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Cryptocurrency Price Check: 'Don't Fight the Fed'

The 'overall weakness across the financial markets should be considered when trading crypto into the foreseeable future,' one analyst says.
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Cryptocurrency prices were mixed Monday and analysts cited the Federal Reserve's hawkish stance and overall market weakness as key factors in the weekend's rout.

Bitcoin, the world’s biggest cryptocurrency by market capitalization, inched higher to $48,756 at last check, after falling roughly 20%, since mid-day Friday. Ether was off less than 1% to $4,057.

"The overall weakness across the financial markets should be considered when trading crypto into the foreseeable future," said Jake Wujastyk, chief market analyst at TrendSpider. "The hawkishness from Jerome Powell is also something that may hurt cryptocurrency as the Fed attempts to tame inflation by being more aggressive with their tapering program."

Over the last several weeks, negative divergence has been forming on the Bitcoin weekly chart and the Williams Percent Range oscillator, Wujastyk said, adding that this inefficiency in price was "a warning sign of momentum fading."

"The price is now correcting down and may get to the volume weighted average price from the June lows around $47,500," he said. "With Bitcoin being a proxy for the rest of the crypto market, this has affected almost all facets of the cryptocurrency world."

Winston Ma, CFA Managing Partner of CloudTree Ventures, Author of The Digital War – How China’s Tech Power Shapes the Future of AI, Blockchain and Cyberspace," had some simple advice regarding cryptocurrency.

“Don’t fight the Fed," he said. "During the past 18 months, the zero-interest rate of the Federal Reserve, in part, has helped the tremendous run of the Bitcoin and all other crypto tokens."

Now, Ma said, "the Fed is starting the taper and rate hike talk, which may lead to a correction in risk assets, of which the crypto asset market is a part."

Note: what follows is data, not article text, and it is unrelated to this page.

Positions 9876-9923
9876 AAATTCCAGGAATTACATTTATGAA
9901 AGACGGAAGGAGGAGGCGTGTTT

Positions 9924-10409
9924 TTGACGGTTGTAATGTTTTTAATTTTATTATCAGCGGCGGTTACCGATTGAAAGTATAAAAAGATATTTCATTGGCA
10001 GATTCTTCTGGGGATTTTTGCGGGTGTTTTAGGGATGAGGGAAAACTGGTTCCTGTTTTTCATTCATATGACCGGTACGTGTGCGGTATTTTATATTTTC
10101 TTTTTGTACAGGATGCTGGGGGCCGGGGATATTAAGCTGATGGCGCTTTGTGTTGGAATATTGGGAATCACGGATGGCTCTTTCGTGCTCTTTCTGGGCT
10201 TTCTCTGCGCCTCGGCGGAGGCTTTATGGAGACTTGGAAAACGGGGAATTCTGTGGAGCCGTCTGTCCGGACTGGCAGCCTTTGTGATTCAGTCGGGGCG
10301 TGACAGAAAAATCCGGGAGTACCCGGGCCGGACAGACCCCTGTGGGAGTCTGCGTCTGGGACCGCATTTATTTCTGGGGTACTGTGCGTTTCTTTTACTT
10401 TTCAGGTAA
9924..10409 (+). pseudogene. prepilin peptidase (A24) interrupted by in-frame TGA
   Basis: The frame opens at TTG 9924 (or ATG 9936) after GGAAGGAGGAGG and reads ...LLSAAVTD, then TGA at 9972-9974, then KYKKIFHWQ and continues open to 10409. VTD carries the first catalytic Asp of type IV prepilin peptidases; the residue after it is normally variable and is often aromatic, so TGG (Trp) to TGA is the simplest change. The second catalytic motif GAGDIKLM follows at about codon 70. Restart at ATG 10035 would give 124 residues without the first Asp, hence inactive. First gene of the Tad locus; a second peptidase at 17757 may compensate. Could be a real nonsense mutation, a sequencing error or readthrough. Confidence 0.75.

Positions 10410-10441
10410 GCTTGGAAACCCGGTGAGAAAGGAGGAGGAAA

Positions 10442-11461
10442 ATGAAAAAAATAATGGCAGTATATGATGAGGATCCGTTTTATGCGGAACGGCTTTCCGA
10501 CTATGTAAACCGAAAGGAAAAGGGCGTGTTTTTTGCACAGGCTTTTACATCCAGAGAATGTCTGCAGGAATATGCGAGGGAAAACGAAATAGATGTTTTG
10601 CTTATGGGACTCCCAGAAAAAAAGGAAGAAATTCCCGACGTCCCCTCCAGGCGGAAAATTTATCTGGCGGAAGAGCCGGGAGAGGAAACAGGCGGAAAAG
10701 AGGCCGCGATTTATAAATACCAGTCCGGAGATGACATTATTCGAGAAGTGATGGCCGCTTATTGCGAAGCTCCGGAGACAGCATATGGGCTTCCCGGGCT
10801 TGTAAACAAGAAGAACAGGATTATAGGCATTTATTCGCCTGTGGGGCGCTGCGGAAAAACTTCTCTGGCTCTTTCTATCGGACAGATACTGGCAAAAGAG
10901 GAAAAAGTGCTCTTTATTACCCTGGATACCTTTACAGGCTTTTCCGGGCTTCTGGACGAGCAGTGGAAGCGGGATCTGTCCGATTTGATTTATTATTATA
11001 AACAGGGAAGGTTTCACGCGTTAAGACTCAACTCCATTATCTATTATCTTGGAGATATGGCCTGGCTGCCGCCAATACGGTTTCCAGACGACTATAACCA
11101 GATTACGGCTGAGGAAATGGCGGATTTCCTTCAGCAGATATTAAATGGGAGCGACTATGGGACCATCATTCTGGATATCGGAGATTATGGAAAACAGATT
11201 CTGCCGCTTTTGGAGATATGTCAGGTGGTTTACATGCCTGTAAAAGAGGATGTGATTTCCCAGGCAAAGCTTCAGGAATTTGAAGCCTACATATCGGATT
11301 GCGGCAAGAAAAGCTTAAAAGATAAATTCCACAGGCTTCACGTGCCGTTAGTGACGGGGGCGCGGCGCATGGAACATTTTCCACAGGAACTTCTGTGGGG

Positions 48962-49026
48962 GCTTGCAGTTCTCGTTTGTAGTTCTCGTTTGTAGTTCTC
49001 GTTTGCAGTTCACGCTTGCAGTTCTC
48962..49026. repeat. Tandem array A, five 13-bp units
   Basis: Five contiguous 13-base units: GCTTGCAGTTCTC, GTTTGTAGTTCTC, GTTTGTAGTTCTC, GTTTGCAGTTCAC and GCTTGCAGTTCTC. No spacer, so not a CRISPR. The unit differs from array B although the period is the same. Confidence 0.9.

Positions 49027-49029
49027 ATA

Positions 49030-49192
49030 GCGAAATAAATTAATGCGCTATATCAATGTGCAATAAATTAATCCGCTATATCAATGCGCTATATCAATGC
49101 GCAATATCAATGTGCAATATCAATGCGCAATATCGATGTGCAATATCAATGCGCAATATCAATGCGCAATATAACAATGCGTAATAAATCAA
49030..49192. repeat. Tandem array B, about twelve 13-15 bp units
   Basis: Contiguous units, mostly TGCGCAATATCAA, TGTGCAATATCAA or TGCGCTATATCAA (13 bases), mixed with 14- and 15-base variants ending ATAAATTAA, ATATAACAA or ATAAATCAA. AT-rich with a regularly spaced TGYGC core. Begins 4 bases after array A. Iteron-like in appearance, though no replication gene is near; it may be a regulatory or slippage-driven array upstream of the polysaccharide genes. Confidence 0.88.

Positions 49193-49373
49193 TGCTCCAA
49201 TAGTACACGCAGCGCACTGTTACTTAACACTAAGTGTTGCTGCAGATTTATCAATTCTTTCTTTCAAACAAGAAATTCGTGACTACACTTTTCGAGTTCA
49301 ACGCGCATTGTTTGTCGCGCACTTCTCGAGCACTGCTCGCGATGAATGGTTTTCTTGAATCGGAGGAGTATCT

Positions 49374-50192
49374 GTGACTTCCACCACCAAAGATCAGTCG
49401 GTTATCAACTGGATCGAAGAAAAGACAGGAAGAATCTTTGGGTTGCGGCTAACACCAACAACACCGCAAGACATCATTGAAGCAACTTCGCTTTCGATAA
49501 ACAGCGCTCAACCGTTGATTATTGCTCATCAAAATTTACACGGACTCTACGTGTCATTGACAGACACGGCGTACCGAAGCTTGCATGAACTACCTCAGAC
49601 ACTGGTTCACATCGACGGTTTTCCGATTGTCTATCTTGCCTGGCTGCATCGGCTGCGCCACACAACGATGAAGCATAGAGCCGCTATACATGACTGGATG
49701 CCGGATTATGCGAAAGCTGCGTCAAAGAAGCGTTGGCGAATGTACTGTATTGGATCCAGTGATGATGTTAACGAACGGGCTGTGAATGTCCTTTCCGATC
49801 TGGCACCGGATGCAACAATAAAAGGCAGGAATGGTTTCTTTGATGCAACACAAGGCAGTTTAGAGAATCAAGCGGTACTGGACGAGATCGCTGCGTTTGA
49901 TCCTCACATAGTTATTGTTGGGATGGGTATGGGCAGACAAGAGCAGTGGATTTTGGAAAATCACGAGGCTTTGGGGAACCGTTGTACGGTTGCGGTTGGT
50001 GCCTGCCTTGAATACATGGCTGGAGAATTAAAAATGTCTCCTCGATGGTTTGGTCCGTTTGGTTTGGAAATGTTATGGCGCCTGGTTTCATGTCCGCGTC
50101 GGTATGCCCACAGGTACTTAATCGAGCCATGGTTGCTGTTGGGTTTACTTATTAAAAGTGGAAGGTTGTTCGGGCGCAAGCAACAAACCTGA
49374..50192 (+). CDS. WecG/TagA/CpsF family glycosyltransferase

Ma noted that the weekend selloff also comes ahead of Wednesday's scheduled testimony by executives from eight major cryptocurrency firms, including Coinbase Global  (COIN)  and FTX Trading CEO, before the U.S. House Financial Services Committee.

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"The hearing marks the first time major players in the crypto markets will testify before U.S. lawmakers, as policymakers grapple with the implications of cryptocurrencies and how to best regulate them," Ma said. "In the near future, we may see more volatility in the crypto market driven by the development of Fed monetary policy tightening and US government regulations."

Nicholas Cawley, analyst at DailyFX said "we are facing a very unusual confluence of unique market standing and seasonal expectations that could render the beginning of a systemic trend owing to holiday conditions and extreme fear within the crypto market." 

"A toxic combination of low liquidity, excessive leverage, and overconfidence led to this weekend’s crash with most cryptos printing multi-week lows as prices went into freefall," he said.

Separately, David Lesperance, managing partner of immigration and tax adviser Lesperance & Associates, said "the cracks are already showing in plans that are made in haste in the crypto mining world."

Lesperance cited the case of crypto mining company Xive, which shut down a 2,500-rig mine in South Kazakhstan due to lack of sufficient electricity supply from the national grid.

"Miners should remember the key elements to a successful operation are a) stable energy sources (preferably green); b) in a location with the rule of law to protect their business from sovereign risk or unsavory 'partners'; and c) an ability for the owners to visit and oversee operations," he said.

Kazakhstan does not adequately meet the first two requirements, so many minors are now looking at locations like Iceland and the U.S., Lesperance added.

"Unfortunately, both those jurisdictions have significant immigration barriers for the actual owners," he said. "This later issue needs to be dealt with with indirect immigration strategies such as securing status in jurisdictions which enjoy preferred treaty access to the countries where the mining operations are located."